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Who can I finance with?!?!

Discussion in 'Model S: Ordering, Production, Delivery' started by jay-bay, Aug 15, 2014.

  1. jay-bay

    jay-bay Member

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    #1 jay-bay, Aug 15, 2014
    Last edited: Aug 18, 2014
    Hi guys,

    Looking to do a finance for a S 85, however, I had to do a short sale on my condo back in March because I bought it in 2007 and was underwater. I've already been turned down by Alliant CU and getting really discouraged. I have a six figure salary now, and can afford a car payment, but no one will work with me because my credit history says I have a mortgage settlement on it. I have no other debt and used to have a credit score in the 800's, but because of the housing crisis it has now put THE ONLY red mark on my credit report. Sure I can save up money to buy it in cash, but I'm hoping to get the tax incentives in April 2015. That is the only reason for wanting to finance.

    This is so frustrating. I so want this car!! Any advice?
     
  2. dalamchops

    dalamchops Member

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  3. dsm363

    dsm363 Roadster + Sig Model S

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    Might have to save up cash for it possible. Best to get everything else financially squared away before buying a car like this. Good luck.
     
  4. jay-bay

    jay-bay Member

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    I am financially squared away. I don't have any other debt nor any other car payments.

    - - - Updated - - -

    wow what?
     
  5. dsm363

    dsm363 Roadster + Sig Model S

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    Can you borrow on margin off of investments or get a loan from a bank? Not sure what else to do other than paying cash.
     
  6. jay-bay

    jay-bay Member

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    I'll give it a shot. I figure there has to be somebody out there in the same boat as me who has never missed a payment in their life and has been suffered through the economic crash of recent years.

    Ultimately, it sounds like I'll be stashing money under my mattress for the next 10 years to by a Model S. lol
     
  7. Electric700

    Electric700 Member

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    Try U.S. Bank or Wells Fargo, through Tesla. Also what about a bank you already have a good relationship with, and are you willing to put 5% or more down on the car?
     
  8. jay-bay

    jay-bay Member

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    Thanks, I am trying financing through Tesla, should hear back on Monday. The interest ears through tesla are much higher though. That's why I was trying from a external source first. I already bank with US Bank and I have about 35% of 96K as a down payment.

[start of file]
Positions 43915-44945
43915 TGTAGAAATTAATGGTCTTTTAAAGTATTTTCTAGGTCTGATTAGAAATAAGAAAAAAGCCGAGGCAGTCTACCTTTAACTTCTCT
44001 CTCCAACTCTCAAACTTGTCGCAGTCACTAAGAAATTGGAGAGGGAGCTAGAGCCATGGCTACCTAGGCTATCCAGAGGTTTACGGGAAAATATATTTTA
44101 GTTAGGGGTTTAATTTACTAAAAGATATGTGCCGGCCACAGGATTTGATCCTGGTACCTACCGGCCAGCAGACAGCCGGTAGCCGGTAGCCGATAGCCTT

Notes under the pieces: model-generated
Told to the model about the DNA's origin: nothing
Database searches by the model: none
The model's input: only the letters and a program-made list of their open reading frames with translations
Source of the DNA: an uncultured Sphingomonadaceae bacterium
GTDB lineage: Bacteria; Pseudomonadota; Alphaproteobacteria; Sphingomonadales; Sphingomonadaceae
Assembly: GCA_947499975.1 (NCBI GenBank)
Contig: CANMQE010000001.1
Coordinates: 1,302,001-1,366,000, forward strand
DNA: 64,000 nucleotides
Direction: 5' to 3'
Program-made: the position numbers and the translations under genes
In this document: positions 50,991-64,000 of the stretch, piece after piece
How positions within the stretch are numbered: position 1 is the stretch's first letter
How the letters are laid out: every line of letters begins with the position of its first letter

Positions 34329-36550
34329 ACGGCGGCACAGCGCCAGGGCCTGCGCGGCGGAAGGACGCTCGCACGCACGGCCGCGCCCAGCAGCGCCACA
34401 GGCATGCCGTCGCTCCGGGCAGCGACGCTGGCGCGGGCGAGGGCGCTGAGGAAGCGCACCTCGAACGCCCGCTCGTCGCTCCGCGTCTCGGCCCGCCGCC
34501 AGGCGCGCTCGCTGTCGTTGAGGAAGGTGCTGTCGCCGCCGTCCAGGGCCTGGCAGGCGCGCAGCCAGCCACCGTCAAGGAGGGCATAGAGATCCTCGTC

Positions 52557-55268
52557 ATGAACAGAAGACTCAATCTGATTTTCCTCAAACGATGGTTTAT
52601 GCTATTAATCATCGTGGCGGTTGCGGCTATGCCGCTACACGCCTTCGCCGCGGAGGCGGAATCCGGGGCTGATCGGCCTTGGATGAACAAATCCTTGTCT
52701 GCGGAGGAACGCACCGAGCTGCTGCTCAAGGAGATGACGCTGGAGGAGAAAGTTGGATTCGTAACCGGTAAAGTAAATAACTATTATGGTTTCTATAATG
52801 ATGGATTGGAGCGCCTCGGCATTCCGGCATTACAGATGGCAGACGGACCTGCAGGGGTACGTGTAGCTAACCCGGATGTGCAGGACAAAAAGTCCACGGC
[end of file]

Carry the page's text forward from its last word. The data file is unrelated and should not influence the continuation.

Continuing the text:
- - - Updated - - -

    My purpose is to try and take advantage and receive the $10,000 tax incentive this April. :)
     
  9. Electric700

    Electric700 Member

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    Good call, yup now would be the time or by next month at the latest for a December 2014 delivery.
     
  10. Ed Chan

    Ed Chan Member

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    I've found credit unions to be generally more conservative for car loans than banks... I wouldn't be too discouraged yet... And, if you really can't get financing, at least Tesla lets you out of the deal for free... Just sent my app in to Tesla this afternoon too... I had a short sale in 2010 with 120 days late payments, but I'm back to a credit score of about 800 and have since secured a mortgage on my current house in 2013, so it doesn't take TOO long to clear up that mess. Just make sure to keep using and paying off your credit cards to reestablish your credit rating. The key to a good credit rating isn't no debt -- it's low debt and on-time payments. Good luck!
     
  11. teslasguy

    teslasguy MSP P#1117

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    Check with Penfed credit union. Lots
    Of folks including me have used them with great success.
     
  12. jay-bay

    jay-bay Member

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    Even with a low credit score?
     
  13. Electric700

    Electric700 Member

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    You never know, may be. Just talk with them and explain that you're planning to pay over $30,000 as a down payment and that you have a perfect payment track record. That should help a lot, I think.

    But, wait and see what Tesla Finance says first.
     
  14. Brunton

    Brunton Pontificating the obvious

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    You say you "had to do a short sale ... because I ... was underwater." The inference from that statement is that you could still make the payments, but elected not to. Is that correct? Perhaps that's why you've been declined for the car loan (I'm not passing judgement, btw...). Sometimes the why of a glitch in a credit rating is as important as the glitch itself.

    Maybe you can talk to the underwriter and explain the reasons for your short sale. Depending on the financial institution' lending policies, underwriters do have some ability to tailor their decisions based on their judgement and the facts of the individual situation.

    Don't give up yet. Try a few more places, and talk to the people making the final decision, if you're able.